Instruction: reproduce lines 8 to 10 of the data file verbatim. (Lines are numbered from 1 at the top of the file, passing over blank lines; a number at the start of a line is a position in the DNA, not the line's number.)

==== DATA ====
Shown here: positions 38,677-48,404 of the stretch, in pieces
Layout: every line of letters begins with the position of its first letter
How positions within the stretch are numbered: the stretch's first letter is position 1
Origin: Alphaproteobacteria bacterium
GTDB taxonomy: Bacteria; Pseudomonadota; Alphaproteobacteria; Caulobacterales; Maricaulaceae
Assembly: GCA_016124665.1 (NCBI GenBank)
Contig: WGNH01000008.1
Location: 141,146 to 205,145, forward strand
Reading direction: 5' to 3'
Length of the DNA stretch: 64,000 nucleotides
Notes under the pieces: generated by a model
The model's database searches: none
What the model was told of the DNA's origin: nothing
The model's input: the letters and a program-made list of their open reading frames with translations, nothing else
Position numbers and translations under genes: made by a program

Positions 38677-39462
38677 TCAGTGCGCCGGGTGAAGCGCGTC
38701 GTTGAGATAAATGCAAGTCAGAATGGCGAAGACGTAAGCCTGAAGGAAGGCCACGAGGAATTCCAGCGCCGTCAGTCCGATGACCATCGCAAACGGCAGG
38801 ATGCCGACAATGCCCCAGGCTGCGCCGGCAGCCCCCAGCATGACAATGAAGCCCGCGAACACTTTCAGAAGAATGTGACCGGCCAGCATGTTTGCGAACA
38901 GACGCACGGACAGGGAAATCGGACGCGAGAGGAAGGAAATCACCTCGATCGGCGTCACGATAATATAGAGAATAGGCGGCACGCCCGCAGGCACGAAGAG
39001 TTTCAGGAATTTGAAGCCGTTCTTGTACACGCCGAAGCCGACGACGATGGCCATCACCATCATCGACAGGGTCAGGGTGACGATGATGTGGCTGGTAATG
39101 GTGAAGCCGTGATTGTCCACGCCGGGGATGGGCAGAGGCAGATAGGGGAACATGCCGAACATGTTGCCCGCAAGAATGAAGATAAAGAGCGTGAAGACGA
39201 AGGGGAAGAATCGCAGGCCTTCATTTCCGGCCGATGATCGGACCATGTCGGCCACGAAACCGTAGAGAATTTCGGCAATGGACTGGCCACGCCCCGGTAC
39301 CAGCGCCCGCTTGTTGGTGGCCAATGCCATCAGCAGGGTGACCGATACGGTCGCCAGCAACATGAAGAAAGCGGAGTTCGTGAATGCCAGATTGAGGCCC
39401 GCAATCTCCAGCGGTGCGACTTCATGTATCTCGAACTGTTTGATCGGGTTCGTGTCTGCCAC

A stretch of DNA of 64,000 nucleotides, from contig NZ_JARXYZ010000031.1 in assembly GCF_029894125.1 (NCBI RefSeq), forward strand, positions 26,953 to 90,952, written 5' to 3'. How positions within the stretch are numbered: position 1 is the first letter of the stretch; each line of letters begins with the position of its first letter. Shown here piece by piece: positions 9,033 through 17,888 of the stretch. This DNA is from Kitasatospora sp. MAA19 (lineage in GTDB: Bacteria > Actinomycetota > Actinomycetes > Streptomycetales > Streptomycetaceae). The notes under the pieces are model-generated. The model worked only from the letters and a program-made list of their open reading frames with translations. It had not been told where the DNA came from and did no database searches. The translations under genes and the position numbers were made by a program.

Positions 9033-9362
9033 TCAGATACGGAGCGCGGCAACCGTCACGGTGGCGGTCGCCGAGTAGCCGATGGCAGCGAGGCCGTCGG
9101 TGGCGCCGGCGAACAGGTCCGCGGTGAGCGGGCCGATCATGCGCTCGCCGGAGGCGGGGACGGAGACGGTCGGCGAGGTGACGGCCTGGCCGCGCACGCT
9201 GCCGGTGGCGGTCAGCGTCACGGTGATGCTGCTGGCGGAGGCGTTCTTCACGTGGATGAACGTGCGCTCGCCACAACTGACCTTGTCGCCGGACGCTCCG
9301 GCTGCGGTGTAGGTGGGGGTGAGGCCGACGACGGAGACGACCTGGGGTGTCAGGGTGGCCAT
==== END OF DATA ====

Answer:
Location: 141,146 to 205,145, forward strand
Reading direction: 5' to 3'
Length of the DNA stretch: 64,000 nucleotides